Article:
Ghost of Convicted Spy Still Haunts Pentagon 4

Fourteen years ago today, the Defense Intelligence Agency (DIA) published an unclassified assessment titled “The Cuban Threat to U.S. National Security.”  In it, Ana Belen Montes, the primary author of the assessment, minimized Havana’s strategic abilities.  Less than three and a half years later, Montes was arrested for espionage – the highest ranking Cuban spy ever imprisoned by the US government.

The unclassified DIA document concluded “Cuba has a limited ability to engage in some military and intelligence activities which could pose a danger…”   In reality, Montes added the passing reference to Castro’s intelligence service only at the insistence of this author, with whom she coordinated her assessment.  Her original draft omitted Cuba’s intelligence services.  Montes’ very soft-line position attracted a lot of negative attention within DIA and at the Pentagon.  In fact, before forwarding the assessment to Congress, Secretary of Defense William S. Cohen took the extraordinary step of adding a transmittal letter highlighting his concerns regarding Cuban intelligence, Havana’s dismal human rights record, and nuclear and biological issues.

Amazingly, almost a decade after the conviction of this spy, the Pentagon press release regarding her infamous claim remains on-line ( 1667).  Thankfully, someone in the Public Affairs office took down two documents attached to the press release.  So why didn’t the Pentagon finish the job and remove the press announcement as well?  Researchers can find all three documents elsewhere on the Internet, as well as at the National Archives.  The fact that this material remains on line at the Pentagon – without context – is offensive and embarrassing.   

This Day in History Reply

May 5, 2006:  Rafael Dausa Cespedes, one of Havana’s highest-ranking Intelligence Officers, assumed his duties as Ambassador to Bolivia.  Twelve years earlier, Dausa Cespedes was posted as Third Secretary at the Cuban Interests Section in Washington, DC.  A meteoric rise followed and within five years he was appointed to New York City as Ambassador at the Cuban Mission to the United Nations (CMUN).  By early 2004, Dausa Cespedes served as Director of the North American Division of the Ministry of Foreign Affairs and was promoted to Deputy Foreign Minister in 2005.

Expelled Spies Lead Cuban Embassy in Nicaragua 2

          Two spies thrown out of the US for espionage activities continue to enjoy their posting in Managua.  The two officers belong to Havana’s foreign intelligence service, the Directorate of Intelligence (DI), consistently ranked among the top six spy organizations in the world.  A third individual, the Cuban Military Attaché, rounds out the pool of identified intelligence or intelligence-affiliated personnel now serving in Managua.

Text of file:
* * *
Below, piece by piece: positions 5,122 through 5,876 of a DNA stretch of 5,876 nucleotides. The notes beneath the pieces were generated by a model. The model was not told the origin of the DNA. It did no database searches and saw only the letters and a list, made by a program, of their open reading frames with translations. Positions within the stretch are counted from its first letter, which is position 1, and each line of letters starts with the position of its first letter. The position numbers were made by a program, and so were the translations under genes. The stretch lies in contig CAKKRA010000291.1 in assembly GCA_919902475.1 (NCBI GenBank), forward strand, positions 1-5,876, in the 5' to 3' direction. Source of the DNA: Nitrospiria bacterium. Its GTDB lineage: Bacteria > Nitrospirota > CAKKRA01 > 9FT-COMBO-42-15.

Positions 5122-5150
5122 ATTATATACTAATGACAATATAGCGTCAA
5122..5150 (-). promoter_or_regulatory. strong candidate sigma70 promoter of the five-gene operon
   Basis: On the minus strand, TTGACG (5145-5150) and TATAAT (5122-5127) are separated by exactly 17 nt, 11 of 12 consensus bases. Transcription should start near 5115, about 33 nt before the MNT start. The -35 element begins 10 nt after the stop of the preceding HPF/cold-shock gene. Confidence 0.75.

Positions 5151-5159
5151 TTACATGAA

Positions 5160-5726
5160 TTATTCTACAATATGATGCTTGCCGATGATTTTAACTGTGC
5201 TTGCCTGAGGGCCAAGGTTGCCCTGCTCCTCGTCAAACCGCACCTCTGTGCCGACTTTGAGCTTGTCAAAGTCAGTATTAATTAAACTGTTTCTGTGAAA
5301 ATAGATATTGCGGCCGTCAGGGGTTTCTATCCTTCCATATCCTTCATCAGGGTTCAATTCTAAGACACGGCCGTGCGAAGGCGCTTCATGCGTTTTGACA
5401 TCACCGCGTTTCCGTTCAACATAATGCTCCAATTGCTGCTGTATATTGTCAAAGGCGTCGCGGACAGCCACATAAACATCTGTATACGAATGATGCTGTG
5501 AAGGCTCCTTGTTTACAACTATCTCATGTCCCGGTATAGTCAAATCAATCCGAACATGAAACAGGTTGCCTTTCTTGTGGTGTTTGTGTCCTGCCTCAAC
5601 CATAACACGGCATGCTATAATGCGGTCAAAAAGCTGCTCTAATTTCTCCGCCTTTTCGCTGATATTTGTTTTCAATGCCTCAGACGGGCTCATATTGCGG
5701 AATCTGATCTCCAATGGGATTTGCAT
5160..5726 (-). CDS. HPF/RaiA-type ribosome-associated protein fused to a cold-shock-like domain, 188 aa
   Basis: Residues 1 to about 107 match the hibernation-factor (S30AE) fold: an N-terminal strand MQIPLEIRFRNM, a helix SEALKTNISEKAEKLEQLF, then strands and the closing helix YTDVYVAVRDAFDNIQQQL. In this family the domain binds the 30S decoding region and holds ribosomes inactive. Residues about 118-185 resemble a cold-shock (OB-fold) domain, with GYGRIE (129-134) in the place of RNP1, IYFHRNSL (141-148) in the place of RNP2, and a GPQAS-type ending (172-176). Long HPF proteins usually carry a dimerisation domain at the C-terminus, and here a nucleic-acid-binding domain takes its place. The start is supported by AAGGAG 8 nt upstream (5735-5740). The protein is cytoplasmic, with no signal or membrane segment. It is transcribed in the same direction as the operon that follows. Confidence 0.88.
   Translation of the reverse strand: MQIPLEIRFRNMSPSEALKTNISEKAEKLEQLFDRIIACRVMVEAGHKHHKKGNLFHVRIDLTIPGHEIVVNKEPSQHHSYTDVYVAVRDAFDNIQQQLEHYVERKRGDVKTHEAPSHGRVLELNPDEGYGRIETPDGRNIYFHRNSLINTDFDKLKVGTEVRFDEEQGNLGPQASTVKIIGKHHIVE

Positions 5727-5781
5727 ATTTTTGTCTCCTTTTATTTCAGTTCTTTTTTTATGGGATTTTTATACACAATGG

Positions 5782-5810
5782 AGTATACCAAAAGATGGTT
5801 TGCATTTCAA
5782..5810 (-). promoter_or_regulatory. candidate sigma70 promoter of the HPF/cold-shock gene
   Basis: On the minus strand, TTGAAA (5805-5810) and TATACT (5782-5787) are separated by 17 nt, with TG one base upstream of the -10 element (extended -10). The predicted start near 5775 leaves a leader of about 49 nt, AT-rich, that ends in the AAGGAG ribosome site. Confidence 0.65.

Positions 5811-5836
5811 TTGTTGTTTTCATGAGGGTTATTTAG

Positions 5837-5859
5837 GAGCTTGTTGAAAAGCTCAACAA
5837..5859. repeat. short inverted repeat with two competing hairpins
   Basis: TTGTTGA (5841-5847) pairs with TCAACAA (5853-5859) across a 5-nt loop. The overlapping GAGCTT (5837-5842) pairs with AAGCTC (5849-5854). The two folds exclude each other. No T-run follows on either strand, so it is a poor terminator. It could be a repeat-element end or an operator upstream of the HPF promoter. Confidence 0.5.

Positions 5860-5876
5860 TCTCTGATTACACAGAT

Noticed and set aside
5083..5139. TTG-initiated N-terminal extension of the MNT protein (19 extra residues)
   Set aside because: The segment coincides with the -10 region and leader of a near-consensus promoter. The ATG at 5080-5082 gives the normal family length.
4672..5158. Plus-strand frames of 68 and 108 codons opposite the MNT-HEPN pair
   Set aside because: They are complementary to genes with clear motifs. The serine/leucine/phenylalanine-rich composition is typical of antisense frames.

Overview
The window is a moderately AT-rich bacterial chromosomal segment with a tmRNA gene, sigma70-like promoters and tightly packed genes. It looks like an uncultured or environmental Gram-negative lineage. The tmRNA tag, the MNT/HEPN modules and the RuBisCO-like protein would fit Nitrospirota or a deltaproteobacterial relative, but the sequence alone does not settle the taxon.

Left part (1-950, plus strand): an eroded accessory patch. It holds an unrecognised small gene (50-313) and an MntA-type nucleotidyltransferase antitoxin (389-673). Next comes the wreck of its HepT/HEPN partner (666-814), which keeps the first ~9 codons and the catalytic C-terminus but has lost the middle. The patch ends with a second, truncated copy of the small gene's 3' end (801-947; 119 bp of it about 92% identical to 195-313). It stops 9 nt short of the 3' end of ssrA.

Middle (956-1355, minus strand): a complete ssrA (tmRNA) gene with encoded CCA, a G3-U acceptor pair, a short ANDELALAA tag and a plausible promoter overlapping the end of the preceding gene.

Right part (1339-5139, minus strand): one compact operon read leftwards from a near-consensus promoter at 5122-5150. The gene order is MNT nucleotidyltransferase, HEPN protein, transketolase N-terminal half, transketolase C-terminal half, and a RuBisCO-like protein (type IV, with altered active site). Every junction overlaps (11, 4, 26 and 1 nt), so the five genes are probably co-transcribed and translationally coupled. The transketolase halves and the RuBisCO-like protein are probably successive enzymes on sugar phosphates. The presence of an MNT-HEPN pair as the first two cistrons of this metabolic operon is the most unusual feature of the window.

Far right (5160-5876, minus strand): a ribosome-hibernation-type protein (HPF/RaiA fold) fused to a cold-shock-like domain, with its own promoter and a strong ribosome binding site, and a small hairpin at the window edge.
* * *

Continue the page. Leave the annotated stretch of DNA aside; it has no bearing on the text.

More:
In late December 1998, First Secretary Eduardo Martinez Borbonet was expelled for his involvement in the South Florida based Wasp Network, the largest spy ring ever known to operate on US soil.  The diplomat-spy served at the Cuban Mission to the United Nations (CMUN), the traditional hub for Havana’s US-based espionage operations.  Martinez Borbonet had arrived approximately eight years earlier as a lowly Third Secretary.

          He subsequently went on to serve as a Counselor in the North America Division of the Ministry of Foreign Affairs (MINREX).  Martinez Borbonet arrived in Nicaragua last November, two weeks after a landslide victory propelled longtime Havana-ally Daniel Ortega into a controversial third term.  The appointment of Martinez Borbonet as ambassador reflects the increasingly close ties between the two nations.  Previously, Rene Ceballo Prats had led the Embassy as chargé d’affaires since 2009.

          In 1995, Armando Tomas Amieva Dalboys served as a Third Secretary at the Cuban Interests Section in Washington, DC.  He was later transferred to New York City for CMUN service.  In May 2003, the US expelled 14 Cuban diplomats for espionage in retaliation for Havana’s efforts against US military forces involved in Operation Iraqi Freedom.  CMUN First Secretary Amieva Dalboys was among those included in the mass expulsion, the third largest such action in US history.  Now assigned as the Counselor in Managua, Amieva Dalboys most likely heads the “DI Center” hidden within the Embassy.

          José González Padrón serves as one of a handful of Cuban Military Attachés around the world.  Like the ambassador, he is a recent arrival, having served as Havana’s Military Attaché in Moscow through at least late November 2011.  An Attaché posting is not necessarily synonymous with service in Cuba’s little known Directorate of Military Intelligence (DIM).  That said, Military Attachés are universally known to include overt intelligence collection in their official duties.

          According to Cuba’s MINREX, only ten diplomats are assigned to its Embassy in Nicaragua.